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The clinical appearance is of red bumps or pustules which can become sore.

If there is pus your doctor takes a swab to see what is the causal organism and prescribes appropriate treatment.

The most common causal bacteria is Staphylococcus aureus which can be caught from another infected individual and can be treated with an antibacterial wash, an antibiotic cream or oral antibiotics.

The most common yeast to cause folliculitis is Malassezia furfur which can also cause a scaly discoloured rash on the trunk called Pityriasis Versicolor.  When Malassezia furfur causes folliculitis it is usually on the upper trunk of a healthy adult and can be treated with an antifungal body wash and topical or oral antifungals.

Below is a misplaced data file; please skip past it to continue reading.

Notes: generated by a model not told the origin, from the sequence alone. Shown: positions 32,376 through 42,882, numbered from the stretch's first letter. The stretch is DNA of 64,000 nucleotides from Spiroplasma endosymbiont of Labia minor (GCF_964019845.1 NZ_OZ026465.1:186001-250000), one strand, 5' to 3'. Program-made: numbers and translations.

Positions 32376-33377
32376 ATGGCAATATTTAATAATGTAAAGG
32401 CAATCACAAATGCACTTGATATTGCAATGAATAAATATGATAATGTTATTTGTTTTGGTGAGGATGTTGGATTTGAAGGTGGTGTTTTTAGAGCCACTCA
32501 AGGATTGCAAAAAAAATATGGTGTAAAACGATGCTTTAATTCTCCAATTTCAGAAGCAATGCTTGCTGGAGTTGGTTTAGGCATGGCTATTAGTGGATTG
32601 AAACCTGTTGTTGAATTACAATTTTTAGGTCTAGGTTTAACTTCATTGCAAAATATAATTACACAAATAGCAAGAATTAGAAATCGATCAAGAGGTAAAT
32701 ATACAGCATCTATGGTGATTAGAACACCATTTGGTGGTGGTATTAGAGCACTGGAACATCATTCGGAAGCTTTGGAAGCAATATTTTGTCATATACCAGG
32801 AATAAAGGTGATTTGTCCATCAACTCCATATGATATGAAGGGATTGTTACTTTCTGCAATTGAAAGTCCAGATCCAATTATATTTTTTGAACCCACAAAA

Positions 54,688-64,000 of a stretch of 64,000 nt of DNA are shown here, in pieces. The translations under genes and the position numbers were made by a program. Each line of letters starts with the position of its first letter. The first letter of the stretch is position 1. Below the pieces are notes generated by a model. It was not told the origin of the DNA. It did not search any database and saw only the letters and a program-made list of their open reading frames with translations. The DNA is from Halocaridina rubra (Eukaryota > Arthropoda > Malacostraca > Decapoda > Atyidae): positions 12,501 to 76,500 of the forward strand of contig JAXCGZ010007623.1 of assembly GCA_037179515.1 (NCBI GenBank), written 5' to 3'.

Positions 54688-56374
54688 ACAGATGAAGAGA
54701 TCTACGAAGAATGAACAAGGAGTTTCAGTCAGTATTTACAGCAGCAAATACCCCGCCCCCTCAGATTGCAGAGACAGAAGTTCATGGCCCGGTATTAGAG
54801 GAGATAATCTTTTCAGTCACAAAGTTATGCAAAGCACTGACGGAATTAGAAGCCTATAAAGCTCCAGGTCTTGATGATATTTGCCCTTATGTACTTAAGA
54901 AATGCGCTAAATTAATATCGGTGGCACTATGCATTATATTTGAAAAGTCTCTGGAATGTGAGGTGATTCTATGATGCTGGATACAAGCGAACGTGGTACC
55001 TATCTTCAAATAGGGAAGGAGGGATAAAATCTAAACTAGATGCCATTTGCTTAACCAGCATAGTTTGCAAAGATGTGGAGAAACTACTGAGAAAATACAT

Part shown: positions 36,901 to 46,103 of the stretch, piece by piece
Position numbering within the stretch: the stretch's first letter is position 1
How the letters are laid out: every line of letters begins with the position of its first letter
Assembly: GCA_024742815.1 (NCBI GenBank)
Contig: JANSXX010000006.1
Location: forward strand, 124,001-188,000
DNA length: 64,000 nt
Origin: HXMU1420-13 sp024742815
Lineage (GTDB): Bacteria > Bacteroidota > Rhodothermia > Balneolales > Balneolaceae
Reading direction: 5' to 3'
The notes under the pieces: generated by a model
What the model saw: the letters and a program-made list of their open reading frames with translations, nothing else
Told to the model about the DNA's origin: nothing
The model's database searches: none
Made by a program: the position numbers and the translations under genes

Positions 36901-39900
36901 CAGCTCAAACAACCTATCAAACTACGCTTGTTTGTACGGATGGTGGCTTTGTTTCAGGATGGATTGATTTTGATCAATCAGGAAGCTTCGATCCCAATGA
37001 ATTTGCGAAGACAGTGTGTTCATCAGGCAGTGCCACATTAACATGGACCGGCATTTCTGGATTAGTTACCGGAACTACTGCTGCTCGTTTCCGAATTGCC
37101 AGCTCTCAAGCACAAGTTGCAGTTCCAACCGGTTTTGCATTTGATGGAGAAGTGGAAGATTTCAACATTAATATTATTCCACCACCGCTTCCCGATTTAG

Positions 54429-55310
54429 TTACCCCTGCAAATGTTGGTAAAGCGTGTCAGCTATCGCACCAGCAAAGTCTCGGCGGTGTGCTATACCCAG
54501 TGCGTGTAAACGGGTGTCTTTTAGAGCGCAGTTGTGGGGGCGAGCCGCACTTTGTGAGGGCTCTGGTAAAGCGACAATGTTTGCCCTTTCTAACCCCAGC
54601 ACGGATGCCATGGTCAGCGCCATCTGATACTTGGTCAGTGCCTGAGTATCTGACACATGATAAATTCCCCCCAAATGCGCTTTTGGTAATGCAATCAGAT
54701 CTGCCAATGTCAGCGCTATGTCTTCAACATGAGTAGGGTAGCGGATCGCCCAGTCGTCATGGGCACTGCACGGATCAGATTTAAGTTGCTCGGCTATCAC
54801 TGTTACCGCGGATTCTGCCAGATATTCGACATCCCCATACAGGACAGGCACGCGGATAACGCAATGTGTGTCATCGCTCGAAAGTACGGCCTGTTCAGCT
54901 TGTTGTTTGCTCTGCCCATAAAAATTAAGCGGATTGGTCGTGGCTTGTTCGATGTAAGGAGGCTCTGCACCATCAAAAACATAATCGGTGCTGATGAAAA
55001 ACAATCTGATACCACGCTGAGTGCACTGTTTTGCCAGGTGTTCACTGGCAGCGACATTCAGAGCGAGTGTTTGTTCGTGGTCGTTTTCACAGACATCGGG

Occlusion of the follicle opening with greasy creams can also lead to folliculitis and in this case, it is a Sterile Folliculitis ie: the swab grows not pathogens. Change to lighter more water-based lotion if a moisturiser is needed.

Other causes of folliculitis which may be sterile are in-grown hairs after waxing the legs and bikini area. Laser hair removal to permanently remove the hair is a solution.

 In-grown hairs in the beard area are called Pseudofolliculitis Barbae and are treated by applying emollient shaving cream and doing a less close shave to minimise irritation with an antibiotic cream if infected.

Buttock folliculitis is common and may be bacterial or with sterile pustules. A bacterial infection is treated with an antibacterial wash and topical antibiotic cream.

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CQC BAAPS BAPRAS British Skin Foundation British Association of Dermatology ALLERGAN official partner